Show simple item record

dc.contributor.authorBertrand, Sheila Ellenen_US
dc.date.accessioned2014-03-14T21:14:32Z
dc.date.available2014-03-14T21:14:32Z
dc.date.issued1994-05-04en_US
dc.identifier.otheretd-06062008-171526en_US
dc.identifier.urihttp://hdl.handle.net/10919/38477
dc.description.abstractThis study was undertaken to produce a "snapshot" description of shared decision making in elementary schools in a large suburban public school system in Virginia; to identify schools for participation in indepth studies; and to provide examples and information to others who may wish to engage in shared decision making. The research questions guiding the study were: How do elementary school principals perceive shared decision making in their schools? How do principals, teachers on the decision-making team, and teachers not currently serving on the decision-making team in selected schools perceive participation in shared decision making relative to context (a. structure, b. purpose, c. function, d. training, and e. obstacles) and outcomes (a. teacher satisfaction, and b. organizational effectiveness)? What similarities and/or differences in participation in shared decision making relative to context (a. structure, b. purpose, c. function, d. training, and e. obstacles) and outcomes (a. teacher satisfaction, and b. organizational effectiveness) appear to exist among principals, teachers on the decision-making team, and teachers not serving currently on the decision-making team, within each selected school and across the selected schools? Major findings revealed that there was much less shared decision making going on in elementary schools in the school system than what was claimed by the principals. Although the context of the shared decision-making committees at each of the three schools studied in depth varied, some outcomes across the three schools were similar. The predominant indicator of teacher satisfaction reported by twenty of the twenty-one principals, team members, and teachers interviewed was increased/improved collegiality. The researcher concludes that the shared decision making committees provided opportunities for principals and teachers to come together to discuss issues, give input, and make decisions, and as a result, collegial relationships began to form. The predominant indicator of organizational effectiveness reported by nineteen of the twenty-one principals, team members, and teachers interviewed was satisfaction with the decisions that emerged from the committee. The researcher concludes that the shared decision-making committees provided opportunities for teachers to join principals in making decisions, so for the most part, teachers had positive perceptions about the decisions that were made.en_US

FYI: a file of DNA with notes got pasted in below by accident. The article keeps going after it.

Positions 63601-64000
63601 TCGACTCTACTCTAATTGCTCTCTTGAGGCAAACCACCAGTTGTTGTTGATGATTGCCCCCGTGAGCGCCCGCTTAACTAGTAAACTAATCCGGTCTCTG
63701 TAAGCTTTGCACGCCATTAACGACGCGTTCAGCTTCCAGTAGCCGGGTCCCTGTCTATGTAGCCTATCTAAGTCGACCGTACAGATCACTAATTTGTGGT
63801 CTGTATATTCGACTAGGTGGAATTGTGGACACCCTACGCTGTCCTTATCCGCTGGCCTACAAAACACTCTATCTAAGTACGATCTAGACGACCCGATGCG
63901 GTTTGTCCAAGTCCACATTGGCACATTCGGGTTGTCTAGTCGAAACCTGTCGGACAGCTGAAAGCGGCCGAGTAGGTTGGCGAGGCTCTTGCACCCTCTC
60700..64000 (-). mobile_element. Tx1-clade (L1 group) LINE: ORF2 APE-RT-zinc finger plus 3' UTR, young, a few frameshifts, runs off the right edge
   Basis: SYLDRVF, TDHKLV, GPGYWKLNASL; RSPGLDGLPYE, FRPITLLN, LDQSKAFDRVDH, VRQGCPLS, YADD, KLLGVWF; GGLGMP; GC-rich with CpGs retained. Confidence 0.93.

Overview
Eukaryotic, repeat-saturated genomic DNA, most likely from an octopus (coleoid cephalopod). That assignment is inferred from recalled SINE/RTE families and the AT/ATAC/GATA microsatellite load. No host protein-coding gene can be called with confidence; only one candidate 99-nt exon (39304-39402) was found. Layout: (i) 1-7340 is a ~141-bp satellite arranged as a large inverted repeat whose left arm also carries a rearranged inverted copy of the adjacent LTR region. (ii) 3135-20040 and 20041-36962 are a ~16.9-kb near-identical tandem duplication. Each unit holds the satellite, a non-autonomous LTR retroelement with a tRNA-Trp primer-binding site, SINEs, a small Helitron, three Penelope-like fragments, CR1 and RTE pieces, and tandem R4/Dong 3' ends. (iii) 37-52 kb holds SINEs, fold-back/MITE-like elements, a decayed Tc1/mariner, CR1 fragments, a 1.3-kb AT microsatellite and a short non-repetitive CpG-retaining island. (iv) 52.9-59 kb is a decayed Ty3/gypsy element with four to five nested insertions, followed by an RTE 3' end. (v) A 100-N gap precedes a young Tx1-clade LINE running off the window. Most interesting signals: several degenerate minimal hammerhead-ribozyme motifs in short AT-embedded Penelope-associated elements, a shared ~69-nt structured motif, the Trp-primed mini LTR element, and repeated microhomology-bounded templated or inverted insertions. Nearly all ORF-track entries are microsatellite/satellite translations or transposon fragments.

dc.format.mediumBTDen_US
dc.publisherVirginia Techen_US
dc.relation.haspartLD5655.V856_1994.B478.pdfen_US
dc.subjectTeacher participation in administrationen_US
dc.subject.lccLD5655.V856 1994.B478en_US
dc.titleA descriptive study of the nature of shared decision making in terms of context and outcomes in selected elementary schools in a large suburban Virginia public school systemen_US
dc.typeDissertationen_US
dc.contributor.departmentEducational Administrationen_US
dc.description.degreeEd. D.en_US
thesis.degree.nameDoctor of Educationen_US
thesis.degree.leveldoctoralen_US
thesis.degree.grantorVirginia Polytechnic Institute and State Universityen_US
thesis.degree.disciplineEducational Administrationen_US
dc.contributor.committeememberUnderwood, Kenneth E.en_US
dc.contributor.committeememberMcKeen, Ronald L.en_US
dc.contributor.committeememberCarr, Edward W.en_US
dc.identifier.sourceurlhttp://scholar.lib.vt.edu/theses/available/etd-06062008-171526/en_US
dc.contributor.committeecochairWorner, Wayne Dempseyen_US
dc.contributor.committeecochairParks, David J.en_US
dc.date.sdate2008-06-06en_US
dc.date.rdate2008-06-06
dc.date.adate2008-06-06en_US


Files in this item

Thumbnail

This item appears in the following Collection(s)

Show simple item record